While the economy has continued to struggle in recent months, the number of auto loans has grown.
According to a recent report by Equifax, the number of new car loans during the first six months of this year was up 15 percent compared to 2010. In June alone, more than 1.7 million auto loans were issued, which is up 11 percent from June 2010 and just off of the 2011 high of 1.8 million set in March.
"Auto lending continues to be one of the most promising lending sectors today based on the data," said Michael Koukounas, senior vice president of special client services for Equifax. "If this momentum can be maintained through the remainder of the year, 2011 year-end totals should reflect a comparable return to normalcy to pre-recession lending levels."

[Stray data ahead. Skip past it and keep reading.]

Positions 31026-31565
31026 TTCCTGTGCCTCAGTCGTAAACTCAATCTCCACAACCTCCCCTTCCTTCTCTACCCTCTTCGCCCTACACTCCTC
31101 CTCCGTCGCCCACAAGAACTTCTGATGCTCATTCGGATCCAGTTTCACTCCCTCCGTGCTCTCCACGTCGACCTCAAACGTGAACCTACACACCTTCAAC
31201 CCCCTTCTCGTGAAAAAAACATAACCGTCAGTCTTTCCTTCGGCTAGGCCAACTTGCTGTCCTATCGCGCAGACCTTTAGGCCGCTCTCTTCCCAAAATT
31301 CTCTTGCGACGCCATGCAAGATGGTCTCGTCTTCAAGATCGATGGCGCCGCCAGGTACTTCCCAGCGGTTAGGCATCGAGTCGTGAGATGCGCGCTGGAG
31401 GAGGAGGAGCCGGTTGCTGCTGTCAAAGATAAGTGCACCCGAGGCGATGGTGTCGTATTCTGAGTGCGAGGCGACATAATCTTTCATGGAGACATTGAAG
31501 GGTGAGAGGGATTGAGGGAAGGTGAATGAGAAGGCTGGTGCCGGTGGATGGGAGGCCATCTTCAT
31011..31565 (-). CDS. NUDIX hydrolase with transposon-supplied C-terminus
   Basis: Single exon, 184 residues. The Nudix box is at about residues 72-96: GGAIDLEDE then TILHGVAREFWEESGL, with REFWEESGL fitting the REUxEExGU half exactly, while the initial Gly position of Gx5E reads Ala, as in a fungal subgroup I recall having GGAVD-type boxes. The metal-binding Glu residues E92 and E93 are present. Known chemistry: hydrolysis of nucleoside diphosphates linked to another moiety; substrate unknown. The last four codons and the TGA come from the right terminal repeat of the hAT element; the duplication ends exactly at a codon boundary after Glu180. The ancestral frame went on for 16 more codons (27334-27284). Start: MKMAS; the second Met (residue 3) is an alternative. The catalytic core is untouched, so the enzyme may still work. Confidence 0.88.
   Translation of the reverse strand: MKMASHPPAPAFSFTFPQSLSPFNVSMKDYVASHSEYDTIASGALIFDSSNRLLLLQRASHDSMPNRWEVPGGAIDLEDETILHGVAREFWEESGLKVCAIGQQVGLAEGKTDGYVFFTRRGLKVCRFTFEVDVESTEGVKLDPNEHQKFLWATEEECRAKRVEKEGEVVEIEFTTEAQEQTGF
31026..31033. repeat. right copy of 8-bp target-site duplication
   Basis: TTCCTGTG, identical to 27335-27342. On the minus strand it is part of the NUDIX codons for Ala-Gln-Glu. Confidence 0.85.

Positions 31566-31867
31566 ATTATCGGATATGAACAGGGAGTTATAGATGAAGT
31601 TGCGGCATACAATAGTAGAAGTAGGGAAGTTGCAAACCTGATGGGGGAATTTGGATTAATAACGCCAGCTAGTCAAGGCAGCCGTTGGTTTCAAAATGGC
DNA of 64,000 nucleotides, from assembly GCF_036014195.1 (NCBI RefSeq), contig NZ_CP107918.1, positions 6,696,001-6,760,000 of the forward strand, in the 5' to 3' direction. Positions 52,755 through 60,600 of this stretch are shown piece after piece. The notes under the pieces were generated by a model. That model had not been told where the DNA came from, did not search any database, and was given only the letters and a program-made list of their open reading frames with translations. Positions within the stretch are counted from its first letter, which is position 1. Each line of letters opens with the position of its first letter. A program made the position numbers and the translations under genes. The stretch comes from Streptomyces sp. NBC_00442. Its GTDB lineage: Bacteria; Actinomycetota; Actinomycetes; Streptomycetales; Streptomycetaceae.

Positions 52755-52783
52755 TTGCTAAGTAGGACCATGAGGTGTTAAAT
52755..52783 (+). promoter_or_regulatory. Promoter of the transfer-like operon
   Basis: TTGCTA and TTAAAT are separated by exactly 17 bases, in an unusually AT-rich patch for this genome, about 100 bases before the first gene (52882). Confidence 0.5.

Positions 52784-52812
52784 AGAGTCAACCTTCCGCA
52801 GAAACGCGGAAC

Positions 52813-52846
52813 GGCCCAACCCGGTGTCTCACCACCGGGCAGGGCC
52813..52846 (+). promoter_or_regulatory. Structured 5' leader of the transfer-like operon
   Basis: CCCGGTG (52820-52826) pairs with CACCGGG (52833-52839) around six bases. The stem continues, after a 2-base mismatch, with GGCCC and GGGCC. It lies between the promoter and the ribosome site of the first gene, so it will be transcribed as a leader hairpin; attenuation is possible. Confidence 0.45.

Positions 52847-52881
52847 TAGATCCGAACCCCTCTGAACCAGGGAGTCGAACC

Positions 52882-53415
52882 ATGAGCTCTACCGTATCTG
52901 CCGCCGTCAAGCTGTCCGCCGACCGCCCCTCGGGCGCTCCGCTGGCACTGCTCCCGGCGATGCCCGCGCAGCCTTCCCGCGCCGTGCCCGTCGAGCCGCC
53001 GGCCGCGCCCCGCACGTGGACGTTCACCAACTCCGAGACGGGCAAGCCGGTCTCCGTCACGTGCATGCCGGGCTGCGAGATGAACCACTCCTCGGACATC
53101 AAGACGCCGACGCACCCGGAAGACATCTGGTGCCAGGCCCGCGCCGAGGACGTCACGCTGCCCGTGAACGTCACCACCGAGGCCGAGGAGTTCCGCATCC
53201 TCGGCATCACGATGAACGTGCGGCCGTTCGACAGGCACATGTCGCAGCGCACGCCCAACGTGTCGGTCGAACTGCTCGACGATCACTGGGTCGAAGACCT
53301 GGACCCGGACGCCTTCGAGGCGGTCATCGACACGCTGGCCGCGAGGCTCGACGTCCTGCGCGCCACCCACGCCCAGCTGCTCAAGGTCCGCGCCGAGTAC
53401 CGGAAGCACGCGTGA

However, auto lenders continued to turn to borrowers with better credit scores. More than 90 percent of loans went to buyers with scores above 600.
Having a stronger credit score can result in significantly lower interest rates when getting an auto loan. According to data from Experian, prime borrowers received an average interest rate of 4.82 percent during the second quarter of this year. Subprime borrowers received an average rate of more than 10 percent.